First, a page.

Puerto Rican Diaspora / Nuyorican Poets
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Nuyorican Poets Cafe
No other artistic movement has drawn more attention to the U.S. Puerto Rican experience than the one associated with the founding of the Nuyorican Poets' Cafe. Established in 1975, the Cafe was the idea of writer Miguel Algarín and a concept that originated from frequent tertulias or gathering of poets at his home. Located in the Lower East Side of Manhattan (promptly baptized Loisaida by these poets, a Spanish adaptation of the name), the Cafe was aimed at providing an alternative formative stage for unknown poets to share their work orally with public audiences. Plays were also frequently performed at the Cafe. In fact, most of the Nuyorican poets became accomplished performance artists and playwrights, and their poetry served important communal functions.

Before the founding of the Nuyorican Poets' Cafe, literary activity by Puerto Ricans born or raised in the United States was limited and little known outside the New York community. Only a handful of writers had published works dealing with the migrant experience (see Jesús Colón, Piri Thomas, and Víctor Hernández Cruz). Most major U.S. publishers were largely indifferent to Latino ethnic literature under claims that there was not a significant readership among the poor or that this literature had no appeal to mainstream readers. In the meantime, many of these writers were reading and performing in a variety of public spaces--political demonstrations, cafes, schools and universities, community centers, the streets--bringing an unprecedented cultural vitality to the civil rights' struggles and ethnic revitalization movements taking place during those years among Puerto Ricans and other ethnoracial minorities in U.S. society.

Before it began to be used by Nuyorican poets, the label Nuyorican was mostly a derogative term used by island Puerto Ricans to distance themselves from the marginalized and stereotyped lives of their migrant compatriots. The word also carried the underlying assumption that U.S. Puerto Ricans were mostly from New York, a situation that has changed significantly in recent decades with the gradual dispersion of Puerto Rican migrants to other U.S. urban and semi-urban communities. Thus the term was not adopted by all U.S. Puerto Rican writers. This did not deter critics and the general public from using the label to refer to all U.S. Puerto Ricans, particularly writers and artists. But it was Nuyorican poets Algarín and Miguel Piñero who proudly adopted and popularized the term as a way of bringing legitimacy and attention to a different way of being Puerto Rican. It is a Puerto Ricanness born out of migration and survival experiences in a racist ethnocentric U.S. society, with as many differences as shared commonalities with island culture. Sometimes these writers mythified island culture and traditions; other times they rejected or were critical to some aspects of that heritage as critic Efrain Barradas has pointed out (1980). These authors write primarily in English, but also in Spanish or in a mixture of both languages. Their so-called "Spanglish" includes frequent code switching between English and Spanish or adapting English words to Spanish morphological structures. Most of them learned Spanish at home without any formal instruction and English in the schools or the streets.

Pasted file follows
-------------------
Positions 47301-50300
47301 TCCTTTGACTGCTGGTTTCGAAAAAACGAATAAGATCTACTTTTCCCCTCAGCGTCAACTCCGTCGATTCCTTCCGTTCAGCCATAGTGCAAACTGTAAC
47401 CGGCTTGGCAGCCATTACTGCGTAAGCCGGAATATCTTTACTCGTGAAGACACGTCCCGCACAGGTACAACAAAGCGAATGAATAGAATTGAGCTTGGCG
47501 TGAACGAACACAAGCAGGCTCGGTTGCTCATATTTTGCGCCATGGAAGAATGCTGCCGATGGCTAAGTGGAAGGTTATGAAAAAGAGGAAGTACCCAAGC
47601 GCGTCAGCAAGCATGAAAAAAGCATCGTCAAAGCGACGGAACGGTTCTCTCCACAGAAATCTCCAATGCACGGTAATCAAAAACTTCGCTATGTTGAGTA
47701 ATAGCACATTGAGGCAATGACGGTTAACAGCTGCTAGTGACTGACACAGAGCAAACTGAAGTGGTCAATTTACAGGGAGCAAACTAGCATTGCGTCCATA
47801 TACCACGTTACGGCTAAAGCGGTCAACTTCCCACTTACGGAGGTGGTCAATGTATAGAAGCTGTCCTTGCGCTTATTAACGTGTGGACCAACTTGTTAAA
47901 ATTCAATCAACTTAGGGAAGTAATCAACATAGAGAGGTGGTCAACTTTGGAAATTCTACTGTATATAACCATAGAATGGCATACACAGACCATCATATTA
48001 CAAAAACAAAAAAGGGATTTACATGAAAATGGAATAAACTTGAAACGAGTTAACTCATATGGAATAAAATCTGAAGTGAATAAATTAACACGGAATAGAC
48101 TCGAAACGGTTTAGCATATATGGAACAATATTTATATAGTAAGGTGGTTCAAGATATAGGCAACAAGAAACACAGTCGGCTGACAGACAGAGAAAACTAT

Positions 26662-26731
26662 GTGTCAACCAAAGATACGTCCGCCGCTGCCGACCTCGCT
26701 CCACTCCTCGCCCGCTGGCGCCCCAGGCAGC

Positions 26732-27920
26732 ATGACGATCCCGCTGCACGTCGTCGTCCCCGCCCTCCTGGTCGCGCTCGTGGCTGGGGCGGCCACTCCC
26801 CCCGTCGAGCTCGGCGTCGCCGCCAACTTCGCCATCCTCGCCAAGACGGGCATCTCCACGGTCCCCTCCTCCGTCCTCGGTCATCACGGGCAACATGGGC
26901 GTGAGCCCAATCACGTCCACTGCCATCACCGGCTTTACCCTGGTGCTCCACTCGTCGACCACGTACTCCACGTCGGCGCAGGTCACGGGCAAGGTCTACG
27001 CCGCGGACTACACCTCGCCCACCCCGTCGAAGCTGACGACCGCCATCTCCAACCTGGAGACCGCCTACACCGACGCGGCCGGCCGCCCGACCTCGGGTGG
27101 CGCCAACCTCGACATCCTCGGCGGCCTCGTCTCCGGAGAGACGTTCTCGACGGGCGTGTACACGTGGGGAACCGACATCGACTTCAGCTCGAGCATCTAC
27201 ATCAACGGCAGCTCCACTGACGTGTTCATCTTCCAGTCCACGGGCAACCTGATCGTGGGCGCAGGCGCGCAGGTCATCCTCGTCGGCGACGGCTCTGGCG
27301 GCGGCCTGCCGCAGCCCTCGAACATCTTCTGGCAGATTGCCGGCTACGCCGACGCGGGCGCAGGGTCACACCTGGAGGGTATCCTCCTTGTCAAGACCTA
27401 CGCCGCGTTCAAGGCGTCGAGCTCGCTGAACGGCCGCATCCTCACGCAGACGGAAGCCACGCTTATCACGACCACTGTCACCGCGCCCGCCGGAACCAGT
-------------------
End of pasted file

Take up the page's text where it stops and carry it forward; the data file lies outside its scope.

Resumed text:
Most of the Nuyorican poets were born or raised in New York's Spanish Harlem, the Lower East Side, the South Bronx, or Los sures (Williamsburgh, Brooklyn), barrios with large concentrations of Puerto Ricans and other Latinos. Through the readings and performances at the Nuyorican Poets' Cafe writers like Algarín, Miguel Piñero, Jesús Papoleto Meléndez, Pedro Pietri, Sandra María Esteves, José Angel Figueroa, Tato Laviera, among others, first introduced the works that years later made them some of the best known names of the Nuyorican poetic movement. The publication of Nuyorican Poetry: An Anthology of Words and Feelings (1975), edited by Miguel Algarín and Miguel Piñero, was another significant step in introducing the public to the Nuyorican experience. In the book's introduction, Algarín defines the cultural and linguistic essence of the new movement:

The poet is responsible for inventing the newness. The newness needs words, words never heard before or used before. The poet has to invent a new language, a new tradition of communication...(9)
The experience of Puerto Ricans on the streets has caused a new language to grow: Nuyorican. Nuyoricans are a special experience in the immigrationimmigration: Arrival and settlement of people in a place that is different from their place of origin. history of the city of New York. We come to the city as citizens and can retain the use of Spanish and include English....The interchange between both yields new verbal possibilities, new images to deal with the stresses of living on tar and cement..." (15).
The power of Nuyorican talk is that it is street rooted" (16).

The Nuyorican poets viewed themselves as the voices of the people; representatives of those generations of Puerto Ricans born or raised in the United States who grew up straddling two cultures and languages and experiencing racism and poverty. The concepts of "street" or "outlaw" poetry were frequently used to describe an artistic movement that came from the margins to challenge the conventions, myths, and exclusions of the white Anglo-Saxon tradition of ethnoracial minorities, by the white Anglo-Saxon tradition.

The Cafe is now a New York artistic institution, a gathering place for new artists to receive audience approval or be booed in its (in)famous "poetry slams".



Autor: Dra. Edna Acosta Bel
Published: August 29, 2014.

Version: 06082920 Rev. 1
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